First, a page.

How To Begin With Pastels
A medium of fun
This is a great medium and a lot of fun, but it can
be a bit bewildering knowing how to begin with pastels. What should you buy to start with? Is it
worth buying an expensive brand of pastels, or will a cheaper one do? Here’s some advice to help you as you begin
working with pastels:
1) In general, buy the best materials you can
Art supplies are
unfortunately quite expensive, and so for the beginner who doesn’t know whether this is going to be a pastel
‘fling’ or a life-long relationship, it can be tempting to try to economize on things such as pastels and paper.
This makes sense, but it’s actually a really bad idea. The reason is that with art supplies you pay for quality,
and there’s a risk that if you buy the cheaper stuff, you’ll be so unimpressed with the experience that you’ll quit
without really seeing what the medium has to offer. That would be a real shame.
If you need to economize, don’t forget eBay as an option for buying your
art supplies. Particularly for pastels, you can find some very good deals on eBay that you’re unlikely to find
matched in bricks-and-mortar art supply stores.
2) Get a decent range of colors to begin with
The beginning pastel artist has a tricky decision to make early. You can’t
mix pastels on a palette like with paints, so you really need a decent selection of colors to work with
(perhaps 40+). But good quality pastels are expensive, and what if (as above) you don’t continue with the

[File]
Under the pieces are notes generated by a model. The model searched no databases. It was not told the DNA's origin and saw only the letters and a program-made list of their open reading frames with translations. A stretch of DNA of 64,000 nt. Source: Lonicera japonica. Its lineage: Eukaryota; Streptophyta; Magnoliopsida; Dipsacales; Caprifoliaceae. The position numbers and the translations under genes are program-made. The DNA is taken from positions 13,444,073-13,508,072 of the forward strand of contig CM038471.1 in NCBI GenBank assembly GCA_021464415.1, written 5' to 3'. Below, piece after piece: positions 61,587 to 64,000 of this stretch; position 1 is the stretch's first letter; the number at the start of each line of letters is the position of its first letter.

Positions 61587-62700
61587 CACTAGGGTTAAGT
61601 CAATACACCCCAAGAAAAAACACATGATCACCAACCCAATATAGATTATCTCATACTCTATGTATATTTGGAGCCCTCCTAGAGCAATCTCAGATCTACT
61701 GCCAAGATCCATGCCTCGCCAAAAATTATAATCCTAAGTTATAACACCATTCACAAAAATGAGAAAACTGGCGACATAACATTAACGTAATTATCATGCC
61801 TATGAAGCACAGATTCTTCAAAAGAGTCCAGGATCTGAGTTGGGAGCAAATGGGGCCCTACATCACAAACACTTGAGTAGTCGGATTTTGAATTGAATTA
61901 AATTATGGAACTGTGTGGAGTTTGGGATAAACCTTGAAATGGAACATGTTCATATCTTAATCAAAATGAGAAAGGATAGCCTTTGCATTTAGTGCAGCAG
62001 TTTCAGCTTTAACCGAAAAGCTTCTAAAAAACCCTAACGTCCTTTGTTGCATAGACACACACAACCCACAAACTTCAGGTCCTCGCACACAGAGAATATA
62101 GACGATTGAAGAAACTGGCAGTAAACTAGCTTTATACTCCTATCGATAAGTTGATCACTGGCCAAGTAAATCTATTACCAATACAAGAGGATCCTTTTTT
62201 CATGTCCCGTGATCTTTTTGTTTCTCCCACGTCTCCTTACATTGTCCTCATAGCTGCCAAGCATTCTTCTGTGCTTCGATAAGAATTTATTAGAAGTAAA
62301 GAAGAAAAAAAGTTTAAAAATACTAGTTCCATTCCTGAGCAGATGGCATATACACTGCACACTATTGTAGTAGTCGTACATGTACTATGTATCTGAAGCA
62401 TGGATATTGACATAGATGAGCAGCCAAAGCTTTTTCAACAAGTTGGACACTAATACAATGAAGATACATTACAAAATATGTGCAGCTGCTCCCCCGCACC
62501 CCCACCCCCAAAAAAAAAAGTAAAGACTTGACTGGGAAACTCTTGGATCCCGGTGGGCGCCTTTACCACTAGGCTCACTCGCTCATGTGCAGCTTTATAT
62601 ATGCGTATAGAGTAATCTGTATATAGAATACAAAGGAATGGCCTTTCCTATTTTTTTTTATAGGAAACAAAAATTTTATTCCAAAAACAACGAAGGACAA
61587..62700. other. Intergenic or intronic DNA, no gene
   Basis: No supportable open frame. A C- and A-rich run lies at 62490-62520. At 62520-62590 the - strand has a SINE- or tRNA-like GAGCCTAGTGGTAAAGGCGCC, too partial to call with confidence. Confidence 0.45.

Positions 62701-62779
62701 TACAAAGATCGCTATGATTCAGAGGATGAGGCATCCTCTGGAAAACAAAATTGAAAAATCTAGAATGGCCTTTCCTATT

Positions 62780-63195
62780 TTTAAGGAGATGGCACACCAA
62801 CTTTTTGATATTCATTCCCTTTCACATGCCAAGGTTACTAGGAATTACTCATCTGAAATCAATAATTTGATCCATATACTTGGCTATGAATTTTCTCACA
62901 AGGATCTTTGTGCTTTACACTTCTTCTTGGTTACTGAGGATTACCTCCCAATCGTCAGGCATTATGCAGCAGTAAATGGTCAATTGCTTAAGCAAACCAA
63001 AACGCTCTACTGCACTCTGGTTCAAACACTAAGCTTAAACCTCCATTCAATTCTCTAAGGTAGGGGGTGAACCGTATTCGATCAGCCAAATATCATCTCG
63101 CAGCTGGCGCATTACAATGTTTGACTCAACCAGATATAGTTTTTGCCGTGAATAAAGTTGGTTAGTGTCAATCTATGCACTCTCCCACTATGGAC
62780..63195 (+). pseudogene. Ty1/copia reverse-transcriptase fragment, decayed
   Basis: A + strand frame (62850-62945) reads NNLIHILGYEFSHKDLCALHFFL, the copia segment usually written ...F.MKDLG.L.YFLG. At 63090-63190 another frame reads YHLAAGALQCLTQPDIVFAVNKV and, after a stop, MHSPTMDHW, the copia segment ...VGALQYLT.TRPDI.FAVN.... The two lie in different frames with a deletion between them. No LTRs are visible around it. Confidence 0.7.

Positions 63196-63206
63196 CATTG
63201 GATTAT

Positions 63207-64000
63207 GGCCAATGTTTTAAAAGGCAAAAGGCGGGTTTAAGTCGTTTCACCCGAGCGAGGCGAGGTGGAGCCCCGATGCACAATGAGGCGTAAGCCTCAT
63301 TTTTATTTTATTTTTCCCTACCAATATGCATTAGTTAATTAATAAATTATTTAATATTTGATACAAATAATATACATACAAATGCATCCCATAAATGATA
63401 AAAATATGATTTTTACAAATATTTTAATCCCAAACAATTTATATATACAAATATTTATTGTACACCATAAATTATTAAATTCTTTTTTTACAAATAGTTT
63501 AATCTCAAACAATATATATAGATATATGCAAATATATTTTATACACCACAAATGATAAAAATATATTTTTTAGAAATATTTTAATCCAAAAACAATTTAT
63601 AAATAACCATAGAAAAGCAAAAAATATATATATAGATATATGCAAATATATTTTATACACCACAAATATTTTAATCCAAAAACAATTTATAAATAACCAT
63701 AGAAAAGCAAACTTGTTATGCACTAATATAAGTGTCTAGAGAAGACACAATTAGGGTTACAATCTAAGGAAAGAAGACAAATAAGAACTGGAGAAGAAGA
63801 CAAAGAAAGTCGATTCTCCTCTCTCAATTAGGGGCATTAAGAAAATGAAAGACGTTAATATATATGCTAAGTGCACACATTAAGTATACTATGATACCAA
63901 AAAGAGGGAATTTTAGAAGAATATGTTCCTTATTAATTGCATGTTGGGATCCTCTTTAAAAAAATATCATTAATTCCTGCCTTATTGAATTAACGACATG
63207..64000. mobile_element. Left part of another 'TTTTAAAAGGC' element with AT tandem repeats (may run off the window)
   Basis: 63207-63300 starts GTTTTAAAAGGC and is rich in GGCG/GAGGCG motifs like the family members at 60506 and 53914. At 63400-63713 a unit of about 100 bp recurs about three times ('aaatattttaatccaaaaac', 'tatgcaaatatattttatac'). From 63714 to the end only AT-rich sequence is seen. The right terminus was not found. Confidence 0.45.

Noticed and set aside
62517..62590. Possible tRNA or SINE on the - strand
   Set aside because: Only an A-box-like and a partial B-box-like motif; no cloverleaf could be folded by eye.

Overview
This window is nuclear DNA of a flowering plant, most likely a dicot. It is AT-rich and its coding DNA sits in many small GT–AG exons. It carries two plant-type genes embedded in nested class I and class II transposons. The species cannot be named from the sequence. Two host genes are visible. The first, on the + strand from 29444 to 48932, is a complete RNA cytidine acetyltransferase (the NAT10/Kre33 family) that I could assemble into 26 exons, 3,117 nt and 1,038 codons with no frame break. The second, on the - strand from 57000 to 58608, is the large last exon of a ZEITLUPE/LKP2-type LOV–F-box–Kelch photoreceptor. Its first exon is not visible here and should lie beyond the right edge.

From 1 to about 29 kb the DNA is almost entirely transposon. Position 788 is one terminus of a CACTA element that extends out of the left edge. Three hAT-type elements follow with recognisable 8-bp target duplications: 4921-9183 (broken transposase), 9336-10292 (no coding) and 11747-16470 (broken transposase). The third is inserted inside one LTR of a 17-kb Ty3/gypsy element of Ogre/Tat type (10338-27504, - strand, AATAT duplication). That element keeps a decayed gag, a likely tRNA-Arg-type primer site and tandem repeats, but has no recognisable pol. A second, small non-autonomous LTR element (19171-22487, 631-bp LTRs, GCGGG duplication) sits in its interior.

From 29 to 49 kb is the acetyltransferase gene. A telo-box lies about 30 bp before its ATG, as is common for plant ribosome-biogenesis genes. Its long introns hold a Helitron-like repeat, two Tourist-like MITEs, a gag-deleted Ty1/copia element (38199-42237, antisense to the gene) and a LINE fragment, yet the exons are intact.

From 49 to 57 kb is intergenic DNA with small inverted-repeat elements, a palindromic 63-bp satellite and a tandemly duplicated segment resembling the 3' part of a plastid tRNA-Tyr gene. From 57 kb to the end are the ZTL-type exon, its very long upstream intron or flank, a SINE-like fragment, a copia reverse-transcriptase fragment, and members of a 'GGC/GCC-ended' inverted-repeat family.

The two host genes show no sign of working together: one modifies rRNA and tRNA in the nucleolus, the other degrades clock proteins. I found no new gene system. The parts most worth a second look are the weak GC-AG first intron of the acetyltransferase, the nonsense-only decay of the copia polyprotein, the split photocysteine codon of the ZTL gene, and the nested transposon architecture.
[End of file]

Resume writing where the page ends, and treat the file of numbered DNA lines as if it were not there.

medium? One solution to save on costs early on is to buy a set of half-sticks (that is, half size). Sennelier
do a half-stick set of 80 that is very good value, and Rembrandt do a similar set of 60 that is also
impressive. Once you’ve been painting for a while and have used up some of your half-sticks, you can replace
the ones you’ve used with full size sticks one-by-one as you need to.
3) Try a tabletop easel
Easels are not essential for pastels (you can just use a flat drawing
board), but they’re nice to have, they allow for a more comfortable painting position, and one may be necessary for
art classes. However, like everything in the art world, they’re expensive! To save some money, start out with a
tabletop easel. They’re cheaper and if you only use it inside, finding a table shouldn’t be a problem.
4) Kneaded erasers, paper stumps and
artists’ charcoals are all worthwhile accessories
There are certainly a lot of art accessories that you probably
don’t need, but there are some that are very useful. Stumps are the ideal blending tool, artists’ charcoal
is great for doing preliminary sketching (which you definitely should be doing!), and soft kneaded erasers are
great for removing the tiniest bits of unwanted color on your surface and for corrections while you’re
Now that you have these things in place you are ready to begin with
pastels to create that masterpiece.